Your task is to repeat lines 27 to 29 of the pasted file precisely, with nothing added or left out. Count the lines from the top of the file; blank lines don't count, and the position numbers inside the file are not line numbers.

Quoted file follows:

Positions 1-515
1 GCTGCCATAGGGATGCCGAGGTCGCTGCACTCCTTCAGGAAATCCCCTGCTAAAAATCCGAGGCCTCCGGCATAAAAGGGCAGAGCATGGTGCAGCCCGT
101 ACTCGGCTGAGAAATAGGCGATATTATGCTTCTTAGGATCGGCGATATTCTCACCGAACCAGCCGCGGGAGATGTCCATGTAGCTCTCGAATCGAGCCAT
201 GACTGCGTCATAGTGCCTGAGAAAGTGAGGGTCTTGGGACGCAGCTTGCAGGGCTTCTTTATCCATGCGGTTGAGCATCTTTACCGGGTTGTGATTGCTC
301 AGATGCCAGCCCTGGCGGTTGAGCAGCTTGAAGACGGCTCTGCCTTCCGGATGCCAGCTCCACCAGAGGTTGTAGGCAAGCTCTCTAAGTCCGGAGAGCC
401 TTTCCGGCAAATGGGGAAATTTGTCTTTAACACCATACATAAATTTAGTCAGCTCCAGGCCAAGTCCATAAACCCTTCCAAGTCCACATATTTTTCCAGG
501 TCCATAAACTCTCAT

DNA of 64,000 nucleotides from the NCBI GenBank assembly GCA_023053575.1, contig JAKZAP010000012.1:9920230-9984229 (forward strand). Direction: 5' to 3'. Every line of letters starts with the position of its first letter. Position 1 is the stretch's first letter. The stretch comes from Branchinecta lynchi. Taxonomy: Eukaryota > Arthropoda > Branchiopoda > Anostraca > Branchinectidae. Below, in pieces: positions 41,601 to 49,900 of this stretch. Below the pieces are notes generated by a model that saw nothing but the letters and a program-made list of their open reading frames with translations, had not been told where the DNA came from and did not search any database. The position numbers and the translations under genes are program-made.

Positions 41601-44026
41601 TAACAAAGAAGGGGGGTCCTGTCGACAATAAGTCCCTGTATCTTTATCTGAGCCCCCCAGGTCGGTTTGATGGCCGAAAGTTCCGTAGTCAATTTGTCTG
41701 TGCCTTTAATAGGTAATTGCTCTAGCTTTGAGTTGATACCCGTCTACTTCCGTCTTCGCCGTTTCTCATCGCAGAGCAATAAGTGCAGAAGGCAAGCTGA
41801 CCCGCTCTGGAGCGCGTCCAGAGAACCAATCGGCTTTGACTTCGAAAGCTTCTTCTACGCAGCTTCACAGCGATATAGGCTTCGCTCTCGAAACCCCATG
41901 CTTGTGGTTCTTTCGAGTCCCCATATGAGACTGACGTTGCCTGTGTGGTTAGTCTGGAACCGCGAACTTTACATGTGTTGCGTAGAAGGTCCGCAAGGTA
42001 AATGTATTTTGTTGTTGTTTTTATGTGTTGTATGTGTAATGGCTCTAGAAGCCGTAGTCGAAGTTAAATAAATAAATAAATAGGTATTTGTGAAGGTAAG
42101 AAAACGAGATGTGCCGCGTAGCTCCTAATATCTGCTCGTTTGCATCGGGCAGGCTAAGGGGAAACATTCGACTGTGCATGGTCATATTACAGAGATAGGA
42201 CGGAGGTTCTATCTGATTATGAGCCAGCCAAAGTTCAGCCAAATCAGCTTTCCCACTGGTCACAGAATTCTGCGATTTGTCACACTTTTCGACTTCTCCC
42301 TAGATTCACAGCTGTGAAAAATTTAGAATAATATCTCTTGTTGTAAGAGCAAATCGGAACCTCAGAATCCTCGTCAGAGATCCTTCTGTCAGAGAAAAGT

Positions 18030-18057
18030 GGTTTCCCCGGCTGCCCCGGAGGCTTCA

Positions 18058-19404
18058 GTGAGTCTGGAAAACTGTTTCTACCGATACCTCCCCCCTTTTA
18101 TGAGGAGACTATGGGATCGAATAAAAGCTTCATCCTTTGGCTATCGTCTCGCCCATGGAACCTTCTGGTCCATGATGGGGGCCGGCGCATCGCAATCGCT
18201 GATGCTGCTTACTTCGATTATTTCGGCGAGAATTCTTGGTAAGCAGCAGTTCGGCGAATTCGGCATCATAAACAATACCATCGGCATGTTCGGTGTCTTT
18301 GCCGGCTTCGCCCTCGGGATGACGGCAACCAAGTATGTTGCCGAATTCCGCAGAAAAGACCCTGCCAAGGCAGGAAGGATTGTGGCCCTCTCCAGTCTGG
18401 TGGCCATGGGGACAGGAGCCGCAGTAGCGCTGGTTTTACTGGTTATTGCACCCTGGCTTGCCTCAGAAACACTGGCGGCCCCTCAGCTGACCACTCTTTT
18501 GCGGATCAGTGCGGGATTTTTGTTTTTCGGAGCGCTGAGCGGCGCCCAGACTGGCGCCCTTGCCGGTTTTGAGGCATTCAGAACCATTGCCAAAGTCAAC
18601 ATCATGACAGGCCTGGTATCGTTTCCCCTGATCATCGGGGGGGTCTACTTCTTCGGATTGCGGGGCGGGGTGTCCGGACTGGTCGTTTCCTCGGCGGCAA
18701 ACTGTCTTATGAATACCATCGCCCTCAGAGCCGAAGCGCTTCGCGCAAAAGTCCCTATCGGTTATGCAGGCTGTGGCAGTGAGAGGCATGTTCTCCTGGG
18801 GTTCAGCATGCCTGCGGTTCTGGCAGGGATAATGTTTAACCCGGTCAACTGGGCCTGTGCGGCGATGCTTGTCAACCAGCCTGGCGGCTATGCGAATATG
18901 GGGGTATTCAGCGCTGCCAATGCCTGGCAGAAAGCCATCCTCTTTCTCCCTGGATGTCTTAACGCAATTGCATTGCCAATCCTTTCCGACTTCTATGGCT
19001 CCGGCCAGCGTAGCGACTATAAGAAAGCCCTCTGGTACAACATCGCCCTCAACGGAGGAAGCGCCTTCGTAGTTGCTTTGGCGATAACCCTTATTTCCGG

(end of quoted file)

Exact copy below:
18601 ATCATGACAGGCCTGGTATCGTTTCCCCTGATCATCGGGGGGGTCTACTTCTTCGGATTGCGGGGCGGGGTGTCCGGACTGGTCGTTTCCTCGGCGGCAA
18701 ACTGTCTTATGAATACCATCGCCCTCAGAGCCGAAGCGCTTCGCGCAAAAGTCCCTATCGGTTATGCAGGCTGTGGCAGTGAGAGGCATGTTCTCCTGGG
18801 GTTCAGCATGCCTGCGGTTCTGGCAGGGATAATGTTTAACCCGGTCAACTGGGCCTGTGCGGCGATGCTTGTCAACCAGCCTGGCGGCTATGCGAATATG